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Embracing cultural differences and priorities – how National Hispanic and Latinx Heritage Month is reshaping brand strategies

Embracing cultural differences and priorities – how National Hispanic and Latinx Heritage Month is reshaping brand strategies

From Target’s first Latinx Heritage collection to Miller Lite’s largest Latinx campaign, brands are increasingly trying to connect with the growing consumer segment

National Hispanic and Latinx Heritage Month first began as week-long celebration in 1968 to collide with the independence days of several Latin American countries. By 1988, it changed to a month-long celebration—lasting from September 15 to October 15. Today, the Hispanic and Latinx market in the U.S. is seeing a major growth spurt. Hispanics currently make up 19 percent of the U.S. population, and is expected to account for 62 percent of population growth by 2025, according to Claritas’ 2020 market study. The size of the U.S. Latino market was $2.6 trillion in 2018, up 9 percent from $2.3 trillion from 2017, according to the 2020 LDC U.S. Latino GDP Report.

Brands see the opportunity to connect with the growing consumer segment. And it’s not simply a case of selling products. Brands are looking to establish meaningful relationships that embrace cultural differences and priorities. Here’s a look at some brands stepping up in a major way to honor the holiday:


The retailer is bringing shoppers its first Latinx Heritage Month collection. The 80-item collection, available online and in all stores, includes products from new Latinx-owned brands such as game brand Millennial Lotería and empanada brand Cocina 54 as well as items from Latinx artists like Reina Castellanos and Alex Izaguirre. Target created a Más Que Hub online to showcase the new collection and highlight Target Latinx-owned mainstays like Julissa Prado’s hair product Rizos Curls.

The retailer is also using the platform to tell the stories of the creators and business owners involved, all of whom are also sharing their Target partnership across social media. Liz Hernandez, senior buyer at Target, says the campaign “pays homage to the rich history and diversity of Latino culture and supports economic inclusivity.”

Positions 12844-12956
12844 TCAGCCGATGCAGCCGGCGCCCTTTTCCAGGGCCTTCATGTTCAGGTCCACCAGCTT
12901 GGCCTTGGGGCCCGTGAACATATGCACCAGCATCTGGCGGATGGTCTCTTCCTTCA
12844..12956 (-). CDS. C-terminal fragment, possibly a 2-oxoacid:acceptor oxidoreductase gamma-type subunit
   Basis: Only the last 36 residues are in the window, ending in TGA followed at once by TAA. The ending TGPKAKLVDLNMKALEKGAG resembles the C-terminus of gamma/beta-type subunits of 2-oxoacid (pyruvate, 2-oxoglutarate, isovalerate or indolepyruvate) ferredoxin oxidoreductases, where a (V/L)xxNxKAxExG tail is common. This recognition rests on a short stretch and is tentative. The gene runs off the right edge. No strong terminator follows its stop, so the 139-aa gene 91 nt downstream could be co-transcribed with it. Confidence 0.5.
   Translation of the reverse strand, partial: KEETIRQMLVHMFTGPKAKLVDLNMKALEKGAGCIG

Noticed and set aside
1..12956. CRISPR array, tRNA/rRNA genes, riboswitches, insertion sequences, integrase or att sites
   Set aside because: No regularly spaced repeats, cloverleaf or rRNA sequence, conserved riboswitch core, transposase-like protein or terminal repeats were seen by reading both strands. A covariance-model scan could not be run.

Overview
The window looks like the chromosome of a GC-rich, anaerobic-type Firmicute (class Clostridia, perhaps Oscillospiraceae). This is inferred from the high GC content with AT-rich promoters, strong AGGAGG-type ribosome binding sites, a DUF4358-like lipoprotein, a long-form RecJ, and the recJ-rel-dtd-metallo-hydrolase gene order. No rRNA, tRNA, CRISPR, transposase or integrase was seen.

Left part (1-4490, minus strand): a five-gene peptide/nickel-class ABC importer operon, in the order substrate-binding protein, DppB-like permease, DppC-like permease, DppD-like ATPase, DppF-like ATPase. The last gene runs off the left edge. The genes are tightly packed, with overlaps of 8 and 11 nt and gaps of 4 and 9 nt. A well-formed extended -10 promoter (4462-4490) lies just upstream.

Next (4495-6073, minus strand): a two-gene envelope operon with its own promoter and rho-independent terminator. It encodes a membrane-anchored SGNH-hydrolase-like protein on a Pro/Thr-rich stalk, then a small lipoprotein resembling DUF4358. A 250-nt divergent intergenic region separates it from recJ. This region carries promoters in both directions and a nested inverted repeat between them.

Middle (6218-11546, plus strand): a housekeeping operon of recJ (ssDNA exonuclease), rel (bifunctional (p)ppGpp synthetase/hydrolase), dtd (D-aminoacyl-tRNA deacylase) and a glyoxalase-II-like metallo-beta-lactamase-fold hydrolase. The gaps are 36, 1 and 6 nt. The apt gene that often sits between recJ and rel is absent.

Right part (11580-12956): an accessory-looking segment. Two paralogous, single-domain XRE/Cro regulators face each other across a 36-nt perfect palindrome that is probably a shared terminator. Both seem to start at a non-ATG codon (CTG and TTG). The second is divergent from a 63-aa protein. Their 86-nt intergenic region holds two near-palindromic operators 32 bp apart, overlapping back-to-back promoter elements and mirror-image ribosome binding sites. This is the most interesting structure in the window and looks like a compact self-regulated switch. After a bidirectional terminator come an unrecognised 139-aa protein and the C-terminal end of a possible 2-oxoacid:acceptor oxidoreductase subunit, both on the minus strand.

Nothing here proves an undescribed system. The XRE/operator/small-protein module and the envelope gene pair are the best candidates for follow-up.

Miller Lite

Colombian chart-topping rapper J Balvin, known as the “Prince of Reggaeton,” is the star of a new “Es Jose Time” campaign from Molson Coors-owned Miller Lite. In two 15-second spots called “Cookout” and “Pool Party” that began airing on the first day of the month-long celebration, the celebrity shows off his behind-the-scenes low-key lifestyle.

The spots, created through ad agency Alma, are airing on Univision, Telemundo and Latino sports networks, Liga MX games and digital channels YouTube, Spotify, Vevo, Facebook and Instagram. They follow limited-edition Miller Lite cans, featuring the artist’s signature and lighting bolt icons, that debuted in August when J Balvin surprised fans at a New York City bodega.

Sofia Colucci, VP at Miller Family of Brands, says the effort is Miller Lite’s largest campaign targeting Latino consumers to-date, the first of an ongoing partnership with the wildly popular rapper.


The social app has several initiatives underway to celebrate the diversity of its Gen Z and millennial Hispanic and Latinx userbase. The social platform says Latinx hashtags like #Latino, #Latina, #Familia have generated more than 10 billion video views this year, growing by 185 percent since 2020.

TikTok is hosting weekly live events with creators, musicians and public figures through an in-app hub along with curated musical playlists, starting with a live performance from J Balvin. On top of that, TikTok partnered with Latinx digital media company Mitú to feature 15 “Latinx Trailblazers” across channels and designed stickers inspired by Latinx culture that users can share on the platform.

TikTok is also donating $250,000 to nine Latinx organizations and is launching a new 10-week incubator program that aims to develop the careers of 150 Latinx creators through events, workshops and grants in a partnership with media company Macro.


The tequila brand is now in its second year of its “A Fair Shot” campaign which aims to help immigrants become U.S. citizens through a partnership with The League of United Latin American Citizens and We Are All Human. Hornitos will be touring U.S. cities, including Chicago, Dallas, Denver and Houston, to meet with immigrants to share information on citizenship, provide financial support and combat misinformation around COVID-19 vaccines.


The music streaming service is working with several Latinx artists to launch a social, out-of-home and in-app awareness campaign, Aquí Siempre (“Always here”), lasting through mid-October. Spotify is working with three Latinx artists—Twin Shadow, Ambar Lucid and Tokischa—on new singles available on Spotify’s Latinx community playlist Mixto and with poet Yesika Siempre for an original poem. Meanwhile, a series of photos and videos from photographer Camila Falquez are appearing across social and billboards in Times Square that feature Latinx creators like Dominican trans activist and Bridges4Life nonprofit founder Tahtianna Fermin, Scary Story Podcast’s Edwin Covarrubias and Colombian American artist Kali Uchis.